Florida Innocence Project in Disbelief of How Florida Bar Handled Complaints Filed Against Tallahassee Defense Attorney Greg Cummings in Teen Charged with Two Counts of 1st Degree Murder

Tallahassee, FL—When the mother of DeShon Thomas visited the office of the Florida Innocence Project and spoke to staff members about details of court proceedings and how the Florida Bar failed to hold private Tallahassee Defense Attorney Greg Cummings responsible for violations that he committed, the staff members were in highly disbelief.

Tallahassee Defense Attorney Greg Cummings was paid nearly $30,000 of a $50,000 attorney fee to represent seventeen-year-old DeShon Thomas. Within four months after signing a contract with DeShon and his mother, Mr. Cummings began to show signs of misconduct. About fifteen months later, DeShon’s mother filed a complaint with the Florida Bar against Mr. Cummings. The following month, DeShon’s mother recommended to DeShon to fire Mr. Cummings. Unfortnately (yet, fortunately) DeShon’s mother was right, Mr. Cummings was unethical in his conduct.

DeShon’s mother learned that Mr. Cummings, along with Circuit Judge James C. Hankinson and Assistant State Attorney/Prosecutor Jack Campbell were conspiring against DeShon in order to protect the numerous of violations that had been committed by the Leon County Sheriff’s Office. Leon County Sheriff Larry Campbell, the father of Assistant State Attorney/Prosecutor Jack Campbell, had assigned his wealthy, close, personal friend, Donald Odham, as Lead Detective on the case. Mr. Odham, who was being referred to in court documents and other official documents as “Leon County Sheriff Detective Don Odham,” was not on the Leon County Sheriff’s Office payroll—neither did Mr. Odham have the credentials to be a detective. It was “Detective Odham” as to who claimed to that he’d received incriminating statements from a single witness as to what led him (Detective Odham) to prepare a Summary of Offense for Two Counts of 1st Degree Murder and Probable Cause Report—which was approved by none other than Assistant State Attorney/Prosecutor Jack Campbell. Shortly thereafter, Leon County Sheriff Larry Campbell replaced then Lead Detective Melinda McBride and her team of seasoned detectives and deputies with his wealthy friend, “Detective Odham”. (Detective McBride and her team had spent over a week trying to make a clear connection between DeShon and the murders—to no avail. The same day Detective McBride and her team began investigating solid suspects in which the victims’ family members had originally given to them (DeShon was not one of the suspects), that’s when “Detective Odham” came with his incriminating statements from a witness in which Detective McBride and her team had already learned the same witness to be disgruntle—not creditable.)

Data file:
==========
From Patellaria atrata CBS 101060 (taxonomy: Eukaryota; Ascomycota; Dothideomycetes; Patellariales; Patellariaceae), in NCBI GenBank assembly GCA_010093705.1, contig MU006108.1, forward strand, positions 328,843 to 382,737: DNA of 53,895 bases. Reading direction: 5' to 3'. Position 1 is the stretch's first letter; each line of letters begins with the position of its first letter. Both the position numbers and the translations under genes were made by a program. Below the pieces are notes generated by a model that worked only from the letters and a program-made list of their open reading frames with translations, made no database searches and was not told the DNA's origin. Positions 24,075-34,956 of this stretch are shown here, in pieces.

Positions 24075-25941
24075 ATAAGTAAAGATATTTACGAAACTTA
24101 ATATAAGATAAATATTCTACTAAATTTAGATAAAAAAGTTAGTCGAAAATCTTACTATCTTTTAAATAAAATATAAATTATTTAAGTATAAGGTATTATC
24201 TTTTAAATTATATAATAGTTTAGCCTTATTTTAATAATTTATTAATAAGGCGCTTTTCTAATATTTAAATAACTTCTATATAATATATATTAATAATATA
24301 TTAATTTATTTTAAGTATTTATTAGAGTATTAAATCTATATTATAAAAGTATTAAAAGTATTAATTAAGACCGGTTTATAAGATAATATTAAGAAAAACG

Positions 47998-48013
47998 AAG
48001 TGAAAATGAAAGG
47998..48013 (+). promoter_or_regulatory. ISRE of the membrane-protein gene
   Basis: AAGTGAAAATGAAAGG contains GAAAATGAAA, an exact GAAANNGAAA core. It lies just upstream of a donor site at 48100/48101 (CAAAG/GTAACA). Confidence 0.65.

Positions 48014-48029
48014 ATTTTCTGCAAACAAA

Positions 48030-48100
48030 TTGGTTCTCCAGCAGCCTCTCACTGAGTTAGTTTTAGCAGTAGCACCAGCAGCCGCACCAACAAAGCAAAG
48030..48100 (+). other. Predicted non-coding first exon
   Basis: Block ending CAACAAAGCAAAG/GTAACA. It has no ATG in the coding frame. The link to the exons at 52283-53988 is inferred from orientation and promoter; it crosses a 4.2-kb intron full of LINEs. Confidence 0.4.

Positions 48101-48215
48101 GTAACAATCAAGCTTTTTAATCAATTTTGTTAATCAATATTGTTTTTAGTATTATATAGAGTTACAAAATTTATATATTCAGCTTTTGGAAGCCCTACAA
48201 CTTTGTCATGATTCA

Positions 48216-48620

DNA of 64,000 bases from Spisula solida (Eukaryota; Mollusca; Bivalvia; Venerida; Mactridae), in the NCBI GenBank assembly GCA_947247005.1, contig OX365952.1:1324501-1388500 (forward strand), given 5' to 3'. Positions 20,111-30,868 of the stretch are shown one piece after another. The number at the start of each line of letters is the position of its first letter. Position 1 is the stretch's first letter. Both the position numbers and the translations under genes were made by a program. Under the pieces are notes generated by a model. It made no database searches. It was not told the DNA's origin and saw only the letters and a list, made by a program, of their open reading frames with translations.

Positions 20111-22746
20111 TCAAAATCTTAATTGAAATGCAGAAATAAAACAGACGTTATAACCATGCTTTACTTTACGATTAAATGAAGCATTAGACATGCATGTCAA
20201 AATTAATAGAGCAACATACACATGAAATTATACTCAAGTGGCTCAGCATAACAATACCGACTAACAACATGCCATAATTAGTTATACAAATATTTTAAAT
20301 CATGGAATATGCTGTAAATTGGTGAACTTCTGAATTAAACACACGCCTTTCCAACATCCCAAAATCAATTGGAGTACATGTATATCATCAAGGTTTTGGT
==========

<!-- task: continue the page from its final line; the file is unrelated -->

In his rebuttals to The Florida Bar, in regards to DeShon and his mother’s complaints, Mr. Cummings didn’t deny many of DeShon and his mother’s complaints against him. This is in part why many find it baffling as to why The Florida Bar has failed to hold Mr. Cummings responsible for violating their rules. In DeShon’s mother’s complaint, The Florida Bar ruled that Mr. Cummings did not violate any of their rules. In DeShon’s complaint, The Florida Bar just didn’t rule at all.

For instance, DeShon’s mother learned that prior to hiring Mr. Cummings, Circuit Judge James Hankinson had been conducting crucial case events outside of DeShon’s presence and without having provided motions to the Leon County Clerk of Courts and without informing DeShon. Mr. Cummings was aware of these case events and never informed DeShon or DeShon’s mother. While at the same time Mr. Cummings spent weeks soliciting DeShon’s mother. Coupled with violating The Florida Bar rule 4-1.4 in regards to Communication, Mr. Cummings also violated rule 4.1-3 Diligence: A lawyer should pursue a matter on behalf of a client despite opposition, obstruction, or personal inconvenience to the lawyer and take whatever lawful and ethical measures are required to vindicate a client’s cause or endeavor. Mr. Cummings was fully aware of “Detective Don Odham” as an impostor—pretending to be a Leon County Sheriff Detective. Mr. Cummings also was fully aware of “Detective Don Odham” being supported by the Leon County Sheriff’s Office and the 2nd Circuit State Attorney’s Office—with both offices having filed legal documents identifying Mr. Donald Odham as a “Leon County Sheriff Detective” plainly shows that the Leon County Sheriff’s Office and the 2nd Circuit State Attorney’s Office acted fraudulent and deceptive.

The Florida Bar’s failure to hold Mr. Cummings responsible for his actions in the case involving a child client—sends the message to all Floridians—when it comes to consumer protection—the hiring of an attorney—The Florida Bar is selective as to what attorneys they chose to hold accountable for violating their rules.

It is a sad day when even those who know the ends and outs of The Florida Bar Rules of Professional Conduct, like staff members at the Florida Innocence Project, are left scratching their head about the actions of The Florida Bar.